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Im getting my vr4 head serviced and putting in super tech oversized valves 1mm over. If the valves were to hit the pistons by hand cranking a few times is it possible to bend the valves if they were to hit the piston tops. What clearances are we after with valve to pistons?
what does the manufacturer of the parts recommend?
Watch out with super tech valves. Thier intake valves are known to crack and drop into the combustion chamber. Ive seen a couple of motors go down from this. (But not specifically 4Gs) Aswell as all 8 of my supertech intakes pulled from my last motor had hairline cracks visible on every valve. Thankfully none had broken off completly, as when they do, its pretty much gonna ruin your day.
Eek, that is scary - they're supposed to be proper race valves - do you recall which alloy they were made from, or if there may have been any valve float/bounce as that kills valves?
Anyway, back to OP - only way to know is to do a dummy build with some light springs and check clearance by gently pressing them down until contact is felt and checking the available travel with a DTI, from around 10 degrees before TDC to 10 after as sometimes the closest to contact isn't quite at TDC. Alternatively, use the plasticine method - or better yet both as each has weaknesses.
Thank you you sir for the info
It could be valve float? On my engine i was using some entry level upgrade BC springs. And Kelford cams. Running decent boost and used for motorsport.
On one of the engines that actually dropped valves, they were using double springs, and more agressive cams. But basically a street car with a few drag pass's.
One engine did have possible P2V contact due to variable cam timing. So thelat could have done it aswell.
In any case. I wont personally be using supertech valves ever again
Understandable, I did some checking after the last post and there does seem to be an issue - certainly a few years back - so Ferrea or Manley valves may be a safer option. Some failures could be put down to other problems causing the valve failure, but a lot where it seems to be directly related to the valve and/or other ST supplied product.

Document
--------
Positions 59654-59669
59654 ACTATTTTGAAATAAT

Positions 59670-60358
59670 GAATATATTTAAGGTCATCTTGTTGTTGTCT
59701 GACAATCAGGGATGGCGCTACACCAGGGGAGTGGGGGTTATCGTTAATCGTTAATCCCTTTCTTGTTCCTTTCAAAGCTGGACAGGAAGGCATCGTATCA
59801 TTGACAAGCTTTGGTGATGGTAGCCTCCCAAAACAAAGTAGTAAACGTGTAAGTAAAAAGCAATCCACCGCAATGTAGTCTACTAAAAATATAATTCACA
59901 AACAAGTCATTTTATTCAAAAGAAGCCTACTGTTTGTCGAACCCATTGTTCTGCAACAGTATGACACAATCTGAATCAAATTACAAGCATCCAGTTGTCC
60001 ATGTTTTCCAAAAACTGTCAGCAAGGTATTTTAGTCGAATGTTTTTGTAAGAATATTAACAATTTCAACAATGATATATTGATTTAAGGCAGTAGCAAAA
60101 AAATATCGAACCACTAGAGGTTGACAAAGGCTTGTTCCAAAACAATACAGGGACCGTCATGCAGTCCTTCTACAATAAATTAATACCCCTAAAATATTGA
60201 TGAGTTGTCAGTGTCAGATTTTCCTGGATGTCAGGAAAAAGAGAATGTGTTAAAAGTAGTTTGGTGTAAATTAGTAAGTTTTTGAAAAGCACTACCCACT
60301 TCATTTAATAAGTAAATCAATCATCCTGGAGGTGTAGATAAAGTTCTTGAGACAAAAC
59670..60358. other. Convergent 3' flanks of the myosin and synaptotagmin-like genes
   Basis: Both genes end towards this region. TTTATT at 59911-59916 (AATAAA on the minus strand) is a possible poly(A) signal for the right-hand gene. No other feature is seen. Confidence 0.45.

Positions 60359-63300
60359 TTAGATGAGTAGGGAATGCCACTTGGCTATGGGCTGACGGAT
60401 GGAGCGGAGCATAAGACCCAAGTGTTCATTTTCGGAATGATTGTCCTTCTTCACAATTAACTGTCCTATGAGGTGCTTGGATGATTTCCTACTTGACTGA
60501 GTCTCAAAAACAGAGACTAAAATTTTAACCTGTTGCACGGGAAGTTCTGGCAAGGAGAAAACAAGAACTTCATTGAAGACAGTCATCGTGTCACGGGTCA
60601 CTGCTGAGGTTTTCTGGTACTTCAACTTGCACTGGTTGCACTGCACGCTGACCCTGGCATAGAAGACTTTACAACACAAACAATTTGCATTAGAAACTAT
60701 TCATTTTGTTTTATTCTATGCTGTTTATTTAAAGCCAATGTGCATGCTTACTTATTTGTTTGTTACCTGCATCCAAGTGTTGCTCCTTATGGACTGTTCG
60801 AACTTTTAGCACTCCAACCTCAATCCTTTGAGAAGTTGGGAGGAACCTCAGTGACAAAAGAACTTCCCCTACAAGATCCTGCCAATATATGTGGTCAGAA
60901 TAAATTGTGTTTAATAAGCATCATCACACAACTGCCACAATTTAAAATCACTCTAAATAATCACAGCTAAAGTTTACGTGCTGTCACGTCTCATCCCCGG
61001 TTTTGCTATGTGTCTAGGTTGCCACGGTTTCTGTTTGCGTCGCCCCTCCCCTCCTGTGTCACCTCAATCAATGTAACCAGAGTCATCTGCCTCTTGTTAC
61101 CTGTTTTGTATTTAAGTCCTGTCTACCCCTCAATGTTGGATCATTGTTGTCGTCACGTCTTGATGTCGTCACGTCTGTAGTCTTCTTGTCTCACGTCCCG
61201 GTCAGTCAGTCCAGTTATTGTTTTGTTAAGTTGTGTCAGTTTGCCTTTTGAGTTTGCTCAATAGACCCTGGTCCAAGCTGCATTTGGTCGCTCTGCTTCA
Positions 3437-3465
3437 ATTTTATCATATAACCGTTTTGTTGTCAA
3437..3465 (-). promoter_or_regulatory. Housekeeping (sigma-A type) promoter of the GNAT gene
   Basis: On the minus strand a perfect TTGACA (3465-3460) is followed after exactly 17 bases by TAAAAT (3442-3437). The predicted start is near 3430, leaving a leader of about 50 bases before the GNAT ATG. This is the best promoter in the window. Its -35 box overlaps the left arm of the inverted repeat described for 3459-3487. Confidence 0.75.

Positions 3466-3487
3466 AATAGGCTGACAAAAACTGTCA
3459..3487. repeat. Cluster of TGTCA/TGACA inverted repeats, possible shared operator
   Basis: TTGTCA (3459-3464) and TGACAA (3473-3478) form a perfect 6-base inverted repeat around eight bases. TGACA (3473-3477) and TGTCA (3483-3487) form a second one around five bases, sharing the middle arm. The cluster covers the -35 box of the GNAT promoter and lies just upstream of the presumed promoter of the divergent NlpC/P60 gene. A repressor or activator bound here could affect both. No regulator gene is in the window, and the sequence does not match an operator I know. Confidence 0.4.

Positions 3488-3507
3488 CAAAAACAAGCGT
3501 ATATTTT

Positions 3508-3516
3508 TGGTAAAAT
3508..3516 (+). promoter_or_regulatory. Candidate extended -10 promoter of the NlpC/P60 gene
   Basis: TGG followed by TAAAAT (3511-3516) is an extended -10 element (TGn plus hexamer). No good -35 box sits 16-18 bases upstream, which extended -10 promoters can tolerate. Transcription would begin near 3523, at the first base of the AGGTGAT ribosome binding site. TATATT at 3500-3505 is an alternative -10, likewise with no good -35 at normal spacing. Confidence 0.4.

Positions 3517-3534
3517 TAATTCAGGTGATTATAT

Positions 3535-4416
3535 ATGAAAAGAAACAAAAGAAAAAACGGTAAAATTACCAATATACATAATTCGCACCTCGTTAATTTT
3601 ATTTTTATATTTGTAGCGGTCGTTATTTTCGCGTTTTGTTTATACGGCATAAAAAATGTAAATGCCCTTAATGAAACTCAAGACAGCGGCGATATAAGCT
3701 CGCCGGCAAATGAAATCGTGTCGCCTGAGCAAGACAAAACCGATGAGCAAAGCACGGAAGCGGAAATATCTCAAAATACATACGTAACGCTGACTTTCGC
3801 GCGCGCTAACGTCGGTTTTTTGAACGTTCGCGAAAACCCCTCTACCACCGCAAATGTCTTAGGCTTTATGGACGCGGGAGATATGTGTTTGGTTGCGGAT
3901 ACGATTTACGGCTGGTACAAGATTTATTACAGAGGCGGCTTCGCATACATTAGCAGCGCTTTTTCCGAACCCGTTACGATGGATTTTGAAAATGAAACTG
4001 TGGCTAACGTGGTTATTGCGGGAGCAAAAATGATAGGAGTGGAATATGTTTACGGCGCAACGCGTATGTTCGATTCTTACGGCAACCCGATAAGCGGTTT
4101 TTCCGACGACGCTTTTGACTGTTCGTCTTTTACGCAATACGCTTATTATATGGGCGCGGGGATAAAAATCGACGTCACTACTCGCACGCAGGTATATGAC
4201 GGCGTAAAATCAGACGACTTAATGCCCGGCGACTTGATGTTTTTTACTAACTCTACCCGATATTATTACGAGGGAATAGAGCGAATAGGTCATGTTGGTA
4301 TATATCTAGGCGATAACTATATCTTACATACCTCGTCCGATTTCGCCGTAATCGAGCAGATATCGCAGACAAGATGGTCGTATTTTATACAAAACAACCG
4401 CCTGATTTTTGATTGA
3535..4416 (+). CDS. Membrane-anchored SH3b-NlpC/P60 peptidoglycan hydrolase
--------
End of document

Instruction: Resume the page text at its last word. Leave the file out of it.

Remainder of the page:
It's all very well having a 99 or 99.99% of people having no problems but when you are that 0.01 or 1% it is a different story.
There was also mention of some 'tuners' reselling ST under their own brand - like Skunk for Honda - so something to be aware of.
A general guide I use for vale to piston contact is to aim for a minimum of 0.080" or 2 mm. Some engine builders will shoot for a slightly more generous clearance of 0.100" on the exhaust. In my own experience with the 4G63 using a 1mm OS valve shouldn't create any problems unless you're running some pretty serious cams. most of the off the shelf pistons for the 4G63 are pretty generous in their valve pockets and give ample clearance with a mild cam profile. Of course you can never assume and always want to check for yourself. When you're checking the clearance also look at the radial clearance from the outside of the valve to the inside of the valve pocket as this is often overlooked.
Thank you Andre. Is it possible to bend a valve by hand cranking if the valve was to hit the piston.
Absolutely! If your cam timing is out then rotating the engine by hand can definitely bend a valve.
When I did mine not a an EVO I removed most of them and just left 2 valves. One intake and one exhaust valve, so if there was a contact I would just have to by two of them.
Another option is to buy checker springs which are much softer for obvious reasons. Just make sure they don't coil bind and they fit well.
The problem with high lift cams and aggressive spring rates is that you don't know when turning the engine by hand if you have made contact or you are just compressing the valve springs.